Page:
Belfast Telegraph

Traders hope for Orange pound boost as Twelfth arrives

By Margaret Canning

The Twelfth has arrived - and as well as a day out for loyal order members and spectators, there are many businesses across Northern Ireland hoping for a boost from the Orange pound.

With everyone taking part expected to work up an appetite on their march to the field at 18 key parades, takeaway food is set to be a major seller.

In Belfast the city's main parade will make its way along the Lisburn Road to Barnett Demesne, and many chip shops on the route will be throwing open their doors.

Cafe Fish said it was opening today after up to five years of shutting on the Twelfth, and spokesman Jacob Bradley said it was hoping for a busy day.

And businesses in the small Co Fermanagh village of Lisbellaw have been working hard to prepare for hosting the county's Twelfth parade.

Susan Hamilton, from takeaway and Vivo shop Ashdale in Enniskillen, said extra staff had been drafted in to make sandwiches for sale in the family's Spar in Lisbellaw.

And hundreds of council workers across Northern Ireland will be on double-time as they deal with the big clean-up after the festivities.

Meanwhile, the majority of shops in Belfast city centre are due to open from 12pm to 5pm today.

Economist Andrew Webb said: "Obviously the Twelfth has a very one-sided traditional context, but that aside, there do appear to have been efforts made to maximise the opportunity that it could be for arts, culture and trade.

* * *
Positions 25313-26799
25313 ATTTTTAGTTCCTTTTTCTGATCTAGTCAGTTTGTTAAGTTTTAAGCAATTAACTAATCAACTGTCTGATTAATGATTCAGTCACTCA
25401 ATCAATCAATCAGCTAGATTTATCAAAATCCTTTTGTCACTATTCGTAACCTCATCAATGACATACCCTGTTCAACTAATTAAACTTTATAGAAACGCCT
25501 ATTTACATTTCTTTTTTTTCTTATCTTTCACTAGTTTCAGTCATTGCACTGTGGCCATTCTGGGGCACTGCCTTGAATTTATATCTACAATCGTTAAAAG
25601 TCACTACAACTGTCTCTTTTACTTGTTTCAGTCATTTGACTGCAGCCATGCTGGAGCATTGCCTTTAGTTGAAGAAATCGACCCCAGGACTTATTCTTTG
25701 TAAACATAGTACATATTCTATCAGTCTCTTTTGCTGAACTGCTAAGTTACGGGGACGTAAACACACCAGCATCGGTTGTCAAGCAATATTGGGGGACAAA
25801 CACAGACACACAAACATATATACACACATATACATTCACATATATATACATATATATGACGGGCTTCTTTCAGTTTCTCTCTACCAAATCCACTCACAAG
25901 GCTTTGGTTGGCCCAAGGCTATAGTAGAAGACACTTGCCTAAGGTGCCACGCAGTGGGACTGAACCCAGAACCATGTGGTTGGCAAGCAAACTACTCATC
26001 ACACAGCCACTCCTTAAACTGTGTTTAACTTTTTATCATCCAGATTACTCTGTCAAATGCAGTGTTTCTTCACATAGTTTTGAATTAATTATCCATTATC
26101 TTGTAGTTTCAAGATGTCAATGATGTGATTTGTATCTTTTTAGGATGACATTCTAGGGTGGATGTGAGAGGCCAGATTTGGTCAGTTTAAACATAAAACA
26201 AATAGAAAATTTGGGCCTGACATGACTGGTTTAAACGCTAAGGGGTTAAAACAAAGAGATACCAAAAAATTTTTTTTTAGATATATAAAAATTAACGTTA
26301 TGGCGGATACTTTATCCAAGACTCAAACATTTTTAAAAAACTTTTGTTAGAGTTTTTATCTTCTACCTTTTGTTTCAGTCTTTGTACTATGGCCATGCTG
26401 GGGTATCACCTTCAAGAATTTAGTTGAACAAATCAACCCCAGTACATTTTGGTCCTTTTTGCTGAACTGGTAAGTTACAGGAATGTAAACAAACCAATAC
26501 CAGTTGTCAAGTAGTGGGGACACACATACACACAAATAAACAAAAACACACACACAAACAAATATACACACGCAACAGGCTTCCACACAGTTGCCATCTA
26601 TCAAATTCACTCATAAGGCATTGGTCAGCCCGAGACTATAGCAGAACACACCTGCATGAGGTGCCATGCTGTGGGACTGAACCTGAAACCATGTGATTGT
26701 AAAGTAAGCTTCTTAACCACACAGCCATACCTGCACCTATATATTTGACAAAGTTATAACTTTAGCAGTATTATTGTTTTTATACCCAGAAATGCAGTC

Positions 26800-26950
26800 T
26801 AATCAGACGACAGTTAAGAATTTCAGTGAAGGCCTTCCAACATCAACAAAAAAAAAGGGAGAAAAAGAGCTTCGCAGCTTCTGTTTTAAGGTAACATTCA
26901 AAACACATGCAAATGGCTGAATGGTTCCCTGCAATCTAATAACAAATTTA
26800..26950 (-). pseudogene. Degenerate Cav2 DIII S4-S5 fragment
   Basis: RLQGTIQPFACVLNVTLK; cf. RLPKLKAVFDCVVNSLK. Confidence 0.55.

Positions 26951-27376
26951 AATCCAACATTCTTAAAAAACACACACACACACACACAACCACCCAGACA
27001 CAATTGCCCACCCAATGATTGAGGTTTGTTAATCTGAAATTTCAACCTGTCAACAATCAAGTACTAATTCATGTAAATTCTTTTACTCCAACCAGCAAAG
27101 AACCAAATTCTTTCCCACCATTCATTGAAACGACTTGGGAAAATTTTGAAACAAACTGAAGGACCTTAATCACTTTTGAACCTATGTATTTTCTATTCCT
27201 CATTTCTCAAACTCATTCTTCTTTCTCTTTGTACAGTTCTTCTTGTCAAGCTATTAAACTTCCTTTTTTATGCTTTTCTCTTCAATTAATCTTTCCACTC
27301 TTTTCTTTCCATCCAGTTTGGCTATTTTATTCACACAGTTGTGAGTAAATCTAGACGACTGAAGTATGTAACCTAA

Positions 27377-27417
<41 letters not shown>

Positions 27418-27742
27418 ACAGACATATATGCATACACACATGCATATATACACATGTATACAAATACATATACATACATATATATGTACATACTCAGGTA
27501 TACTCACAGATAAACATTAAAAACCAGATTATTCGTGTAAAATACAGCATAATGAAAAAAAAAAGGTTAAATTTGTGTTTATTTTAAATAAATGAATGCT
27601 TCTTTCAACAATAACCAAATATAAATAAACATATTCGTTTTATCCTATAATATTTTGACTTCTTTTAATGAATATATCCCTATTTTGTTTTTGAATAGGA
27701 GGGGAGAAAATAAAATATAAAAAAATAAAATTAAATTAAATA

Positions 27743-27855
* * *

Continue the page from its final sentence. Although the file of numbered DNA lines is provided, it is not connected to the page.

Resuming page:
"From a city centre perspective, Orangefest brings a street entertainment programme - family fun, acrobatics, clowning, etc - to the city centre area.

"There is great potential within that concept to broaden it out in a way that is commercially advantageous to traders and all the community and visitors.

"Don't forget that most, if not all, city centre shops will lose about half-a-day's trade, so anything that can animate the city and draw in visitors must be done."

Glyn Roberts, chief executive of Retail NI, which represents independent traders, said: "Let's hope that the day is a good one for as many retailers as possible."

An Orange Order spokesman said: "The positive economic effect of the Twelfth of July and associated loyal order events cannot be underestimated.

"In 2013 a major socio-economic report concluded the social and economic impact of the loyal orders and bands community amounted to £55 million per year, not including tourism revenue.

"Such investment is of significant benefit to local businesses, manufacturers, retailers and the hospitality sector."

Belfast Telegraph

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